Author: Maria Alynna Corinne M. Carlos, University of the Philippines
The South China Sea (SCS) is highly prized for its economic and strategic value. Competing claims over the maritime area have slowed multilateral cooperation among states and disputes have been counter-productive to resolving security concerns in the region. Beyond territorial borders, terrorism, transnational crime, and environmental degradation are rife in the SCS. In response, ASEAN claimant states should pursue minilateralism to achieve multilateral goals through smaller and more functional arrangements.
Minilateralism brings the ‘the smallest possible number of countries needed to have the largest possible impact in solving particular problems.’ These smaller groupings make minilateralism a distinct framework between bilateralism and multilateralism.
ASEAN multilateralism is complicated by its large size, with each of its 10 members exercising varying relations with the United States and China. With four ASEAN claimant states having competing interests in the maritime domain, the organisation is bound to meet serious challenges when balancing their national and regional interests in the SCS. This makes the present multilateral framework ineffective for moving beyond statements and confidence-building measures.
Cooperation is marred by the lack of agreement on a Code of Conduct (COC) and efforts to negotiate one with China ‘went nowhere’, according to then-Philippine foreign affairs secretary Teodoro Locsin Jr in 2021. Still, ASEAN must be credited for consistently including the SCS in its agenda. At the May 2022 US–ASEAN Summit, a joint statement emphasised the importance of pursuing practical measures in the SCS to reduce tensions and the risk of accidents, misunderstandings, and miscalculations. But ASEAN states cannot move forward on SCS issues without a COC with China.
As a regional organisation, ASEAN must take steps to address issues in its multilateral setup. States have the option to voluntarily engage in informal and ad hoc minilateral arrangements. The flexible nature of minilateral arrangements allows states to respond to issues that cannot be resolved at the multilateral level. But these minilateral arrangements must be carefully designed to complement and not compete with any ongoing multilateral efforts between ASEAN and China.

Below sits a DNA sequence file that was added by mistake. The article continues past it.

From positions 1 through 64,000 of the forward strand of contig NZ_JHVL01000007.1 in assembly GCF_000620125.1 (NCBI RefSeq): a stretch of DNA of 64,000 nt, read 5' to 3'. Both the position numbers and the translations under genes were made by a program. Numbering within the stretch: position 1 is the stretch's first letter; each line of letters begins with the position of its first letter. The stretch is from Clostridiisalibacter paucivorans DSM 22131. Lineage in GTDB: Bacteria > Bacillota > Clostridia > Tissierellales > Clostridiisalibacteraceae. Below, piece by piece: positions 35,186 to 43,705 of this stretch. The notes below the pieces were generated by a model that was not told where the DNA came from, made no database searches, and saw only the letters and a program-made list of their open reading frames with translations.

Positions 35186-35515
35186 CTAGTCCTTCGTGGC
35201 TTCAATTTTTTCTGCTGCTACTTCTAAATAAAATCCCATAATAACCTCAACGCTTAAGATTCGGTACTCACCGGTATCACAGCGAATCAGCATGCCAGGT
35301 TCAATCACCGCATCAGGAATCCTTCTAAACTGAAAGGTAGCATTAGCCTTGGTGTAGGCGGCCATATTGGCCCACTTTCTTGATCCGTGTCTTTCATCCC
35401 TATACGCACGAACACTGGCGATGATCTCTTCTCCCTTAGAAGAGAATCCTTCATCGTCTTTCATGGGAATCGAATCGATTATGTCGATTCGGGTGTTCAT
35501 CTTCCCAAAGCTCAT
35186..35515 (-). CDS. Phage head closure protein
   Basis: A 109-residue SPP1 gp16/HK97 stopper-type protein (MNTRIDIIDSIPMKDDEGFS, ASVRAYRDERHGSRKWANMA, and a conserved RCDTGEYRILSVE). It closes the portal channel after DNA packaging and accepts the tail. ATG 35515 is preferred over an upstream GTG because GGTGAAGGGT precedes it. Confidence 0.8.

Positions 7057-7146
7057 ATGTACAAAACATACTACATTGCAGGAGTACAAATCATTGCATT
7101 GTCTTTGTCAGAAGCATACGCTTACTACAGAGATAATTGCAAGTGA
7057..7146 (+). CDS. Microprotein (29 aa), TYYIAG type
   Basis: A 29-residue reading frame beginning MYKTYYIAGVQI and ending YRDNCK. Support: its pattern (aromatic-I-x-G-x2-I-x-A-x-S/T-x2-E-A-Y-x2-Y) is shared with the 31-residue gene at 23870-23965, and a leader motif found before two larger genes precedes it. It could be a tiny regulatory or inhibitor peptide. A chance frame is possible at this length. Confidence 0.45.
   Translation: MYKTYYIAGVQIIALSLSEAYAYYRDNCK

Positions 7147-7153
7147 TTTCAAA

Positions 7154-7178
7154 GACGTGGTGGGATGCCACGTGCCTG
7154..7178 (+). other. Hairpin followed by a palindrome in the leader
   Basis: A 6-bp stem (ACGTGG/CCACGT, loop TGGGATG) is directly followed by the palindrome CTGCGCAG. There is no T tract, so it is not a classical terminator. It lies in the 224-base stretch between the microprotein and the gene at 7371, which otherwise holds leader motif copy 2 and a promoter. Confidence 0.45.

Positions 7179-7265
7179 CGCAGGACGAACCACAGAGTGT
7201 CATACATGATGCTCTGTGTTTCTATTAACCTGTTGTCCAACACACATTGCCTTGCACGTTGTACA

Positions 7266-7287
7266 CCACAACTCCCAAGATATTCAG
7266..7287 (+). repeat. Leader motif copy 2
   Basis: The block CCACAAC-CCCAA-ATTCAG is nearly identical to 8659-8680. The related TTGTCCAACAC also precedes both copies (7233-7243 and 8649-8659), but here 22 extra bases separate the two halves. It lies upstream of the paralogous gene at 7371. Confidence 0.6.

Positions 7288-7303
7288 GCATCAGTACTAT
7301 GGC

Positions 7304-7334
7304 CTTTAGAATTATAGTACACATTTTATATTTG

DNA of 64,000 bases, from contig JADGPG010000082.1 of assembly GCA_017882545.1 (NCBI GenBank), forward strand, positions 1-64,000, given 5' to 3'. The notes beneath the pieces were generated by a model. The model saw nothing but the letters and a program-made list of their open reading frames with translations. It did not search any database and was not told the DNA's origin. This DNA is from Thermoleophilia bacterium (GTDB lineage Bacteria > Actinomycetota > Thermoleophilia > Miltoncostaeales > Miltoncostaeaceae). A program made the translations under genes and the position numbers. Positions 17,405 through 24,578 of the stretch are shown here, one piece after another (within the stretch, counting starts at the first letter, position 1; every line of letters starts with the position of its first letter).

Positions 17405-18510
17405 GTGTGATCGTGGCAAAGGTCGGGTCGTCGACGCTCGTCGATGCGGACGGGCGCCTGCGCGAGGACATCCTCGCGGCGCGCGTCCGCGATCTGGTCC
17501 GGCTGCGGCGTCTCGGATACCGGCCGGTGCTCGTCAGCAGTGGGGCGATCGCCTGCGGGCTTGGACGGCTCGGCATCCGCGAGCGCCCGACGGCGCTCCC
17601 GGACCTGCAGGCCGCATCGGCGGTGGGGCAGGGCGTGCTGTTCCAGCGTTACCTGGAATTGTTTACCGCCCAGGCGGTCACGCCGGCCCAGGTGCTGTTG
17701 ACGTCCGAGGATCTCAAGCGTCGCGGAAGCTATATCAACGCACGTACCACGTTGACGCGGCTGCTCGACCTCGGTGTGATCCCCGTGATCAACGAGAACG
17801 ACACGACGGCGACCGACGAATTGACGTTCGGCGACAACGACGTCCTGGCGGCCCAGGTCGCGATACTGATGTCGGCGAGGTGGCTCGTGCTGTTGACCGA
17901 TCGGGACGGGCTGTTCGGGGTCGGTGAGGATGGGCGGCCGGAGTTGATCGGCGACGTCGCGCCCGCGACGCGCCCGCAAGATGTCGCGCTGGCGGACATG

The SCS issue is an opportunity for ASEAN to assert its centrality in regional security issues where minilateral cooperation already exists, including the Trilateral Cooperative Arrangement between Indonesia, Malaysia, and the Philippines in the Sulu–Sulawesi Seas. Another example is the Malacca Straits Patrol between Indonesia, Malaysia, and Singapore. A similar arrangement can be employed in the SCS. With the voluntary participation of the Philippines, Brunei, Vietnam, and Malaysia, a small grouping anchored on building trust and deepening cooperation could emerge.
Common issues among claimant states in the SCS include land reclamation activities and damage to the marine environment. These shared security concerns can be used to organise minilateral groupings and to remove constraints found in a multilateral setting.
The Joint Oceanographic and Marine Scientific Research Expedition (JOMSRE) between the Philippines and Vietnam has great potential for scientific research and is an example of a successful bilateral grouping. States may also learn from the now-suspended joint oil exploration activities between China and the Philippines. Expanding these bilateral arrangements to include more states would be an opportunity to build trust and confidence among concerned parties.
While a minilateral arrangement could provide short-term solutions, the proposed workaround is not meant to be a long-term solution to multilateral problems. The ‘ASEAN minus X’ formula adopted in economic affairs paves the way for future multilateral arrangements in addressing security issues in disputed areas such as terrorism, transnational crime, natural disasters, and environmental degradation.
The proposed minilateral approach will make ASEAN states the drivers of the initiative, while still asserting ASEAN centrality despite the change in setup. An agreement on the COC would be a milestone for ASEAN multilateralism. But it is crucial that the ASEAN thinks ahead and deliberates its next steps even before states can agree on a COC. If member states do not address concerns as early as now, ASEAN multilateralism will be left in a bad state, even with a COC.
While waiting for an agreement on the COC, minilateralism offers ASEAN room to move beyond joint statements and informally discuss ways forward on the SCS. ASEAN faces its biggest challenge and opportunity to prove its strength as an institution and assert its centrality over the SCS issue.
Alynna Carlos is a program and research associate at Stratbase Albert del Rosario Institute. She is currently writing her thesis on ASEAN minilateralism to complete her master’s degree in international studies at the University of the Philippines.
The post Can minilateralism in the South China Sea finally generate progress? first appeared on East Asia Forum.